Glencore investors have moved to force greater disclosure on its coal production plans, as the world’s most profitable miner of the fossil fuel faces questions over its climate impact.
A group of shareholders including Legal & General Investment Management and HSBC Asset Management has filed a resolution calling for detail on the matter, which will go to vote at Glencore’s annual meeting in May.
The resolution asks for “disclosure of how the company’s projected thermal coal production aligns with the Paris agreement’s objective . . . to limit the global temperature increase to 1.5C”, and requests information about capital expenditure on coal mines.
Glencore is the world’s most profitable listed miner of thermal coal. However, it has adopted climate targets that will eventually curb its coal operations.
Dror Elkayam, global ESG analyst at LGIM, which holds about 1.5 per cent of Glencore’s outstanding shares, said the resolution was important to help investors assess risk.
“We want to really be able to look under the hood, and evaluate how the company is positioned in the low-carbon environment,” said Elkayam. “We believe there is not sufficient evidence that Glencore’s thermal coal production plans are aligned with the goals of the Paris agreement,” he added.
Glencore’s coal division was extremely profitable last year — contributing $8.9bn to company earnings during the first half alone, and helping send shareholder returns to a record high.
As the energy crisis triggered by Russia’s invasion of Ukraine drove prices to record highs, Glencore’s coal business thrived because it produces the type of high-quality thermal coal used in European power stations.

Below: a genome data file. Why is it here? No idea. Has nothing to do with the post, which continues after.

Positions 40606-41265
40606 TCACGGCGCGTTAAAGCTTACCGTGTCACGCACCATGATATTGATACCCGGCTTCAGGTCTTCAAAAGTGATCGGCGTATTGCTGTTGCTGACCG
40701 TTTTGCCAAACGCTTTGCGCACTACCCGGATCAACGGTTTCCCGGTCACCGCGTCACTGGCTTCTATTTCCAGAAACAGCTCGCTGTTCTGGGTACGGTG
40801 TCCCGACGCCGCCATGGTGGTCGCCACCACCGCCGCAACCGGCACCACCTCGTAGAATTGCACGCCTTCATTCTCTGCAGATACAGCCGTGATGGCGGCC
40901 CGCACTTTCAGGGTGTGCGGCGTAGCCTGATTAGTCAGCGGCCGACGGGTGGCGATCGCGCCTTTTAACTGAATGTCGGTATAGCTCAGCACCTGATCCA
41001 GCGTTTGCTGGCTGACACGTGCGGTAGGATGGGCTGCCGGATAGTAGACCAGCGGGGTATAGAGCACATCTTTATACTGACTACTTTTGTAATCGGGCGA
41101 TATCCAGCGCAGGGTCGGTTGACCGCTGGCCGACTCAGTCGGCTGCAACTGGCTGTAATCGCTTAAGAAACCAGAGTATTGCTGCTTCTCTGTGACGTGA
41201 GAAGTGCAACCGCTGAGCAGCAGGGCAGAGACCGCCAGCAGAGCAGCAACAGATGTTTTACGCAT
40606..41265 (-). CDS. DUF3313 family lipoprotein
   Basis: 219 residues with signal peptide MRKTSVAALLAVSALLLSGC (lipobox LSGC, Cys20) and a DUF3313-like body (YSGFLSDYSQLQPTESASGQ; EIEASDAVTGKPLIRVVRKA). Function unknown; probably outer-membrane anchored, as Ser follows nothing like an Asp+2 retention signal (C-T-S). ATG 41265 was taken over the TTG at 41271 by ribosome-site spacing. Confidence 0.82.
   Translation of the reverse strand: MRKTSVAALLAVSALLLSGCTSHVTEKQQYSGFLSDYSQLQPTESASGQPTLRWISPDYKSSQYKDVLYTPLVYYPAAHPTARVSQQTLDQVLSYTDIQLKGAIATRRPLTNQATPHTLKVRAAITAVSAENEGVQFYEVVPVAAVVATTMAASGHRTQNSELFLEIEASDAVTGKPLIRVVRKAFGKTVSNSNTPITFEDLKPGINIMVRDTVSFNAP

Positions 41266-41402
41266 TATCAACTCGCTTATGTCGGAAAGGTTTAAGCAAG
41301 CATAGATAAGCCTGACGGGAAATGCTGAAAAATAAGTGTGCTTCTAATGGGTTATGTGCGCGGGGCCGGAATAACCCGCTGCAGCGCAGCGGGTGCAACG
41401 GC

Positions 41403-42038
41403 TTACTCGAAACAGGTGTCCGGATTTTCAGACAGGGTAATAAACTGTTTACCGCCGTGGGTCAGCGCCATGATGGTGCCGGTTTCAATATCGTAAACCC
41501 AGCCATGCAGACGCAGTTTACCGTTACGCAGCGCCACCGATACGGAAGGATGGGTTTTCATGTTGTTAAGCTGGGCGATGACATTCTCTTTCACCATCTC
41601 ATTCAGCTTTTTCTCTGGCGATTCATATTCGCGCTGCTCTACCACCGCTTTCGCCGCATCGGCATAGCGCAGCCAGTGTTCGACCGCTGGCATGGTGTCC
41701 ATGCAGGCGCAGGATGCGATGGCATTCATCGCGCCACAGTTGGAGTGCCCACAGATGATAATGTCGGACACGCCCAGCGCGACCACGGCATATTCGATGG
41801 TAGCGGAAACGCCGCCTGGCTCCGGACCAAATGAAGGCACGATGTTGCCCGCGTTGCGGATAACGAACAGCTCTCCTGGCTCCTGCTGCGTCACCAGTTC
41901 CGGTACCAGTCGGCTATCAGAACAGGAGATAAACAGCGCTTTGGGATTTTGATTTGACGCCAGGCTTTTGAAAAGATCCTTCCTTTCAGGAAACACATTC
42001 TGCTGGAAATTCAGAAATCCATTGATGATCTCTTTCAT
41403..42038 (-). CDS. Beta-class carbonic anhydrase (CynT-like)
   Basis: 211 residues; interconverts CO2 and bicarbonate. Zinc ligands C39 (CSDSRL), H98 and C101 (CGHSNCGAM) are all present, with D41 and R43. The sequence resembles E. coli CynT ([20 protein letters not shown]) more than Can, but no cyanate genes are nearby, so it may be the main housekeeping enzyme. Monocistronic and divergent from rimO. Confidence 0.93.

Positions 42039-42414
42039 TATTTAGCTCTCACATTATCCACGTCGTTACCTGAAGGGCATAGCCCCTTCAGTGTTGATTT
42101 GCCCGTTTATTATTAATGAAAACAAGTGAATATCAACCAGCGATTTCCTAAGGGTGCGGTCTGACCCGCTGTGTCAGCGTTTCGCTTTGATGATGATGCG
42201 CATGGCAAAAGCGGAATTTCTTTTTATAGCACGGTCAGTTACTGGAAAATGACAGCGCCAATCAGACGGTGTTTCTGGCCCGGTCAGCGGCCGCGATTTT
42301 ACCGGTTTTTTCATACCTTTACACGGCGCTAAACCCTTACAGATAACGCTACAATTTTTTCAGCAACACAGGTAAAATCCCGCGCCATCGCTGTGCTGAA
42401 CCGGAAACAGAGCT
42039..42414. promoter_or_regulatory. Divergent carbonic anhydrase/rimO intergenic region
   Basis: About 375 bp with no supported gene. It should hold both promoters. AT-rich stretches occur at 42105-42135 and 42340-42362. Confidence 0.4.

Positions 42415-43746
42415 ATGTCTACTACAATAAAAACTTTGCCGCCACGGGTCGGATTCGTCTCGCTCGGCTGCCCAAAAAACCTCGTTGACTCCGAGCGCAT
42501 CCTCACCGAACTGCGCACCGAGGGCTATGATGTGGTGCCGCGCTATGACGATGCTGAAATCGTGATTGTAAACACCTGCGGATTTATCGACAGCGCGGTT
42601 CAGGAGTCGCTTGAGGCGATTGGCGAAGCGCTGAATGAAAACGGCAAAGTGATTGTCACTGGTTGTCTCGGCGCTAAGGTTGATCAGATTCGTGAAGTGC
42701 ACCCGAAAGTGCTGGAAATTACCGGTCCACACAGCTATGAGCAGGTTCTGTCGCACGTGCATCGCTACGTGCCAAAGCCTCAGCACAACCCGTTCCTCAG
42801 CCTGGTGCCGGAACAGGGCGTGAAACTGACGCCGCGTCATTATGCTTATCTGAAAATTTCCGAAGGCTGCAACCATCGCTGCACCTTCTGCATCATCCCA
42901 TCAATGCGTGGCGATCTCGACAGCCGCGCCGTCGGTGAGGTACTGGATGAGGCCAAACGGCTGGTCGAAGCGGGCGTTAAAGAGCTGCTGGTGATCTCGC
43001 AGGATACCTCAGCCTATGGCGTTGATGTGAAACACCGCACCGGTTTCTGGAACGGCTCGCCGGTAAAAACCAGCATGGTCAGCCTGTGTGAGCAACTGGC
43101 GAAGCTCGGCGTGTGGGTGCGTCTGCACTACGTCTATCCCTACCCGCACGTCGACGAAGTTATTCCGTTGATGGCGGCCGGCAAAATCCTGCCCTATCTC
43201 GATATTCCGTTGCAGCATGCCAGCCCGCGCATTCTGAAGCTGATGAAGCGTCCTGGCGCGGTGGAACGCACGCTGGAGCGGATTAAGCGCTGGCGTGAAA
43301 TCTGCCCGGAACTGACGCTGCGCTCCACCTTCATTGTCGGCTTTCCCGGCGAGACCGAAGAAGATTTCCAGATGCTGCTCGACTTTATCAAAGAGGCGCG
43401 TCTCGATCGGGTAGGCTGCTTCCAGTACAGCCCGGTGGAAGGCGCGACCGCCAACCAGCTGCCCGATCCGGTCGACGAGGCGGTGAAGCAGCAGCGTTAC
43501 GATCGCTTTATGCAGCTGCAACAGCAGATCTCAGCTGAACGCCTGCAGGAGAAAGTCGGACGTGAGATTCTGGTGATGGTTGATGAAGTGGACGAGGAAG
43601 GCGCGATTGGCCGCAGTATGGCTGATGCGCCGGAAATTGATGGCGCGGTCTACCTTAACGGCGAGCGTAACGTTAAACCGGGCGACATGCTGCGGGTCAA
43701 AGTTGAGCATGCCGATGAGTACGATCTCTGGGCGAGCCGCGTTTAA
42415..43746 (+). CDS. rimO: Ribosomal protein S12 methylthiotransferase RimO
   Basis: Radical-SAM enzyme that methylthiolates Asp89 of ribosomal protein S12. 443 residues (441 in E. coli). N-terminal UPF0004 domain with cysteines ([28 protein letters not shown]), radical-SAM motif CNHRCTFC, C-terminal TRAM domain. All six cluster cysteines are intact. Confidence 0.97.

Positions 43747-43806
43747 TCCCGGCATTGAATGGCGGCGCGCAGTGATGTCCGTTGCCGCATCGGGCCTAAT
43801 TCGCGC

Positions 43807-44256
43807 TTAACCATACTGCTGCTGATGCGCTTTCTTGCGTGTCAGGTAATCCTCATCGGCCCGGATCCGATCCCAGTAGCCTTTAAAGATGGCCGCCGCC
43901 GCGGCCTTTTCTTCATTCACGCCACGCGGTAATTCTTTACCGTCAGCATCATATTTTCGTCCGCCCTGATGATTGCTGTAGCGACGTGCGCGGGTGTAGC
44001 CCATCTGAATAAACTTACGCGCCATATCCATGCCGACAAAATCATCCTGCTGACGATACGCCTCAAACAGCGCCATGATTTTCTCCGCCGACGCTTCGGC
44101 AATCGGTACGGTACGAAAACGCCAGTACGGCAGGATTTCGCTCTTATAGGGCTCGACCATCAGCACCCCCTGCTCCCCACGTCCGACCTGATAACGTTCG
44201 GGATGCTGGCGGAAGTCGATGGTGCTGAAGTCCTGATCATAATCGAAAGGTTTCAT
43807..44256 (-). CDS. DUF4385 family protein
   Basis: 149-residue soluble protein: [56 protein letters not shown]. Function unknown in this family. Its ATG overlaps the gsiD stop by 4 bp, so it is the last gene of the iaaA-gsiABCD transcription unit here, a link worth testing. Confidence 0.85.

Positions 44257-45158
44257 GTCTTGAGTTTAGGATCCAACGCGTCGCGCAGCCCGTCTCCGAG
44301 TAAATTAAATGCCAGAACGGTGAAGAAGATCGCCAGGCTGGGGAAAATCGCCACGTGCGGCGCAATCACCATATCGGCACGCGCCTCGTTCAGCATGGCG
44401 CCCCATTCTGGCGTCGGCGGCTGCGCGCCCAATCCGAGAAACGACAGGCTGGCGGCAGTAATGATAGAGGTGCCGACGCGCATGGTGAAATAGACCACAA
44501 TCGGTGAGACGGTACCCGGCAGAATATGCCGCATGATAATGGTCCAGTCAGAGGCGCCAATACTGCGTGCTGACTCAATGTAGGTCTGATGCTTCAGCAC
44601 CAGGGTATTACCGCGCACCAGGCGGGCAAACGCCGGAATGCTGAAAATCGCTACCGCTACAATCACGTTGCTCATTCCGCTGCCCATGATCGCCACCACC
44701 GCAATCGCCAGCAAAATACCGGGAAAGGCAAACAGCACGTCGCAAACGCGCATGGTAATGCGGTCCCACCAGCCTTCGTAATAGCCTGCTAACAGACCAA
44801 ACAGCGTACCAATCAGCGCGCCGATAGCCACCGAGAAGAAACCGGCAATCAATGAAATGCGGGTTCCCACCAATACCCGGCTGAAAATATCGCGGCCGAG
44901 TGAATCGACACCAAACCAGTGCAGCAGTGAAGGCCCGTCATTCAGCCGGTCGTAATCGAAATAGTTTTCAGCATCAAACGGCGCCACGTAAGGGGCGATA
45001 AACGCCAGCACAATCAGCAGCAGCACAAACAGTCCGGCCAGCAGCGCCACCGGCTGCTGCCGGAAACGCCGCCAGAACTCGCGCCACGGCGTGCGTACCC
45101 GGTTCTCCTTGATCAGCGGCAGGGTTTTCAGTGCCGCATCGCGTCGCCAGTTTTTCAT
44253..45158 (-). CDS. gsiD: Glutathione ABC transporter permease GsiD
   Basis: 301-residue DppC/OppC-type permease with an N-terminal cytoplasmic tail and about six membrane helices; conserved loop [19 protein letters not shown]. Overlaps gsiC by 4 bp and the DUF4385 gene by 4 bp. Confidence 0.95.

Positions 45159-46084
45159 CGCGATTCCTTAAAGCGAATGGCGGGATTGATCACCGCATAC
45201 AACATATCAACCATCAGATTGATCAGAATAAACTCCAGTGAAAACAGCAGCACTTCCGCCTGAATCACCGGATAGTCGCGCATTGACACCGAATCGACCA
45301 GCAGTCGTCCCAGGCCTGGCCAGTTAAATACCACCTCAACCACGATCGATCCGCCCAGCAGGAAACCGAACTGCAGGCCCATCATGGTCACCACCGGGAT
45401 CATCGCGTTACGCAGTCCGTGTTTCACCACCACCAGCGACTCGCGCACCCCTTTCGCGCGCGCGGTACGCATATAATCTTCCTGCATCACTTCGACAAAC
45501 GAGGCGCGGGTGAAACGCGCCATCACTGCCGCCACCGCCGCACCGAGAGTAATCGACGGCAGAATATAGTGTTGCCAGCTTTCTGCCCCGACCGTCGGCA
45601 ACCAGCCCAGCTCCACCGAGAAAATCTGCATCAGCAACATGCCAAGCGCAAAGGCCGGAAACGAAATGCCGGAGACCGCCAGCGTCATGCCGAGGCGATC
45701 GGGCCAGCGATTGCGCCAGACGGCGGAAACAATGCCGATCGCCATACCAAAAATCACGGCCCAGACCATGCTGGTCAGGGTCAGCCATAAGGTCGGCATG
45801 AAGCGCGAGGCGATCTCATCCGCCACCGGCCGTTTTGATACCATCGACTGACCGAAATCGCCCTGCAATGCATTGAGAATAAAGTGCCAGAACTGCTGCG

But shareholders have raised questions over how the coal business fits in with its climate plans, which include goals to cut direct and indirect emissions by 50 per cent against 2019 levels by 2035.
Shareholders backing the new resolution have a collective $2.2tn under management and include LGIM, HSBC, Vision Super and the Swiss-based Ethos Foundation, representing pension funds Pensionskasse Post and Bernische Pensionskasse.
“It is so disappointing to see Glencore continuing to invest in thermal coal,” said Michael Wyrsch, chief investment officer at Vision Super, an Australian superannuation fund. He added that Glencore was also “well placed” with exposure to commodities that are key for the energy transition, such as copper and nickel.
Glencore expects to produce about 110mn tonnes of coal a year during the 2023-2025 period, similar to its level in 2022.
The company has said it will cap coal production at 150mn tonnes a year but has not laid out specific annual targets beyond 2025.
Concerns over Glencore’s coal production also flared up at its annual meeting last year, when nearly a quarter of shareholders voted against the company’s climate action plan.
That triggered a review, published in October, in which Glencore said it would publish more detail in its upcoming climate report in March.
Glencore’s direct and indirect emissions in 2021 amounted to 280mn tonnes of carbon dioxide equivalent — a similar level to Spain’s.
The company has a near-term goal to cut its direct and indirect emissions by 15 per cent against 2019 levels by 2026 and reach net zero emissions by 2050.
“Glencore will publish its next Climate Progress Report in March, which will provide an update on our progress against our 2020 climate strategy,” the company said in a statement about the resolution, which was organised by the Australasian Centre for Corporate Responsibility and ShareAction, a UK charity.